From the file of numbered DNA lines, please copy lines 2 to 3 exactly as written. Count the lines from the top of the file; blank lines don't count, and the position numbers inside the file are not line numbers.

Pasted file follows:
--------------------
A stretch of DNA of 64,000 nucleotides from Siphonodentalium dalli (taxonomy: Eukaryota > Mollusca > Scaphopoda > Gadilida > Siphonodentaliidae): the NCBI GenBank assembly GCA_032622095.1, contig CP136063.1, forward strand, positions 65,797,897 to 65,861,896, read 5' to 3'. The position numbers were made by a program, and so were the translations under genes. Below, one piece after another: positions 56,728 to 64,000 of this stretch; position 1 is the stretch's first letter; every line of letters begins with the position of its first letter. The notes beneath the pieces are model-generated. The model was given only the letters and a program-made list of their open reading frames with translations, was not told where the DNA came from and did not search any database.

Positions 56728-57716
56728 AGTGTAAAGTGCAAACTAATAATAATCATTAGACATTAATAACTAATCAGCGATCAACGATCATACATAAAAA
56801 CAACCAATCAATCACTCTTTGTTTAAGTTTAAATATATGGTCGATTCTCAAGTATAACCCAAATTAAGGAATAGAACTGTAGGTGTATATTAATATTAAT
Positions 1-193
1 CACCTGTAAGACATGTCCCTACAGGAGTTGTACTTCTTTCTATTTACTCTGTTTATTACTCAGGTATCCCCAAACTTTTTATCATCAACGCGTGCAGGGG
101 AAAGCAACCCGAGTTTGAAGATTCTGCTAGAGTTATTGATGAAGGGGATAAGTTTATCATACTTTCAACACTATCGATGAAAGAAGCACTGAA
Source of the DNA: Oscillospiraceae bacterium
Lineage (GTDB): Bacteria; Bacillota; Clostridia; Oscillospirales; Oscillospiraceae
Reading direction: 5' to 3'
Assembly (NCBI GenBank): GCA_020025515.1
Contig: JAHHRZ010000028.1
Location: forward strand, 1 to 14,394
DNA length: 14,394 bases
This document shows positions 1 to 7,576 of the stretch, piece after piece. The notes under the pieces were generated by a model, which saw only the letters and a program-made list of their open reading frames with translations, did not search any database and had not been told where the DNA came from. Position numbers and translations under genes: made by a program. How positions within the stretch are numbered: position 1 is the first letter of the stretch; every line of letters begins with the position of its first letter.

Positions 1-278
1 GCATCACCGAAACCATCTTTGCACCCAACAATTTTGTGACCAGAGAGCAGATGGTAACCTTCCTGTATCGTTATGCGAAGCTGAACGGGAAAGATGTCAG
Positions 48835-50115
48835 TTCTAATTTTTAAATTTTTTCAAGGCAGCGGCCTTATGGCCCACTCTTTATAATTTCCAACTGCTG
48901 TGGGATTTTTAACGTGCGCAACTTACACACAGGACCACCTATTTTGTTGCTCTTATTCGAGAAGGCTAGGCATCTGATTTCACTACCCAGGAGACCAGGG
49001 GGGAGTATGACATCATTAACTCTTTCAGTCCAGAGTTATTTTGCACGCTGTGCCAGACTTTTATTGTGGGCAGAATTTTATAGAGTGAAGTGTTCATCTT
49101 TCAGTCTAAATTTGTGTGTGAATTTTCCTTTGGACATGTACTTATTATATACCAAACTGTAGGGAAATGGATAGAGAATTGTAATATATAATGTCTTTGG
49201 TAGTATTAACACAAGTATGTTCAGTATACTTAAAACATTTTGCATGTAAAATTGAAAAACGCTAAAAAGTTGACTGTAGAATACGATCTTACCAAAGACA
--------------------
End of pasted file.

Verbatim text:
Positions 56728-57716
56728 AGTGTAAAGTGCAAACTAATAATAATCATTAGACATTAATAACTAATCAGCGATCAACGATCATACATAAAAA